Medical Cannabis Improves the Quality of Life For PTSD Patients, Study Says
British researchers found that high-THC cannabis helped reduce insomnia, anxiety, stress, and other common PTSD symptoms.
Published on December 21, 2022

Medical cannabis can help reduce symptoms of insomnia, anxiety, and stress in PTSD patients, according to a new study published in the Expert Review of Neurotherapeutics journal.

A team of British researchers conducted this new study to investigate the use of cannabis as a treatment for common PTSD symptoms. Using data from the UK Medical Cannabis Registry, which keeps track of patients who have received prescriptions for cannabis-based medicines, the researchers identified 162 patients who had been diagnosed with PTSD.

Each subject used either medical cannabis extracts or high-THC flower to treat their symptoms. On average, the patients consumed a median dose of 5mg of CBD along with 145mg of THC. The researchers tracked each subjects' progress in three different assessments conducted one, three, and six months after the patients started their cannabis treatment. During these assessments, researchers used standard clinical tools to track subjects' health-related quality of life (HRQoL).

The researchers found that subjects showed significant improvements in sleep quality, anxiety, and other PTSD symptoms throughout all three assessments. Researchers also kept track of any adverse side effects that patients experienced while using cannabis. Only 33 of the 162 patients reported experiencing negative side effects, typically insomnia and fatigue. These adverse effects were all graded as mild to moderate in severity, however.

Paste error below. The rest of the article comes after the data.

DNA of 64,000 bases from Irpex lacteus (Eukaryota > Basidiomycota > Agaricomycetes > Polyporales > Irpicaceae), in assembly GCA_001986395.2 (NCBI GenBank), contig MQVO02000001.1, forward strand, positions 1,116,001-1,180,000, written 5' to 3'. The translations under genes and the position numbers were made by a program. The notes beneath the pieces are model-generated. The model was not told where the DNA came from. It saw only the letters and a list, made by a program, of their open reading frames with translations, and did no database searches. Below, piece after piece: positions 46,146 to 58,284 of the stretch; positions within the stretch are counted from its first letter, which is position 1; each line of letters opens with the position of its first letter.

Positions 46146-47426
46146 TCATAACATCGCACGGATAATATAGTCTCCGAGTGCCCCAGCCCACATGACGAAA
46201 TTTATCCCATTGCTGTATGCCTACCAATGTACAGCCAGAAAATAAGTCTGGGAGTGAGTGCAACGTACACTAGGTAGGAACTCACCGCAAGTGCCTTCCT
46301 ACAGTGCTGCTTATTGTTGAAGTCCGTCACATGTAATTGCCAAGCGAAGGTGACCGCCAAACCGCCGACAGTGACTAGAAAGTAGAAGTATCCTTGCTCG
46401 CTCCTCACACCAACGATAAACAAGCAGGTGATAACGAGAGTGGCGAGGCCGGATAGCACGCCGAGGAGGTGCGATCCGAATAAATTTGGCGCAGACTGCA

“Associated improvements in HRQoL were observed in patients who initiated CBMP [cannabis-based medicinal products] therapy,” the study authors concluded. “Adverse events analysis suggests acceptability and safety up to 6 months.”

The study sheds some positive light on the murky field of research involving cannabis and PTSD. Five years ago, researchers from the US Department of Veterans Affairs released a study concluding that medical pot had absolutely no effect on PTSD symptoms. VA officials have used this research as an excuse to continue denying medical marijuana to veterans, even though many US states allow doctors to recommend medical pot to treat anyone with PTSD.

Last year, another massive study also failed to find evidence that cannabis could help veterans with PTSD. The study’s authors believe that this important research was actually compromised by the super low-quality schwag that federal authorities forced them to use, though. But other independent studies have shown far more promising results. A Canadian study found that PTSD patients who did not use cannabis were 70% more likely to be depressed and 66% more likely to think about suicide than patients who used medical pot.

The present study suggests that cannabis may indeed be able to help treat PTSD, but the observational nature of the research precludes researchers from announcing a definitive cause-effect relationship. The study authors believe that their findings are strong enough to “inform randomized placebo-controlled trials, required to confirm causality and determine optimal dosing,” however.

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Chris Moore
Chris Moore is a New York-based writer who has written for Mass Appeal while also mixing records and producing electronic music.
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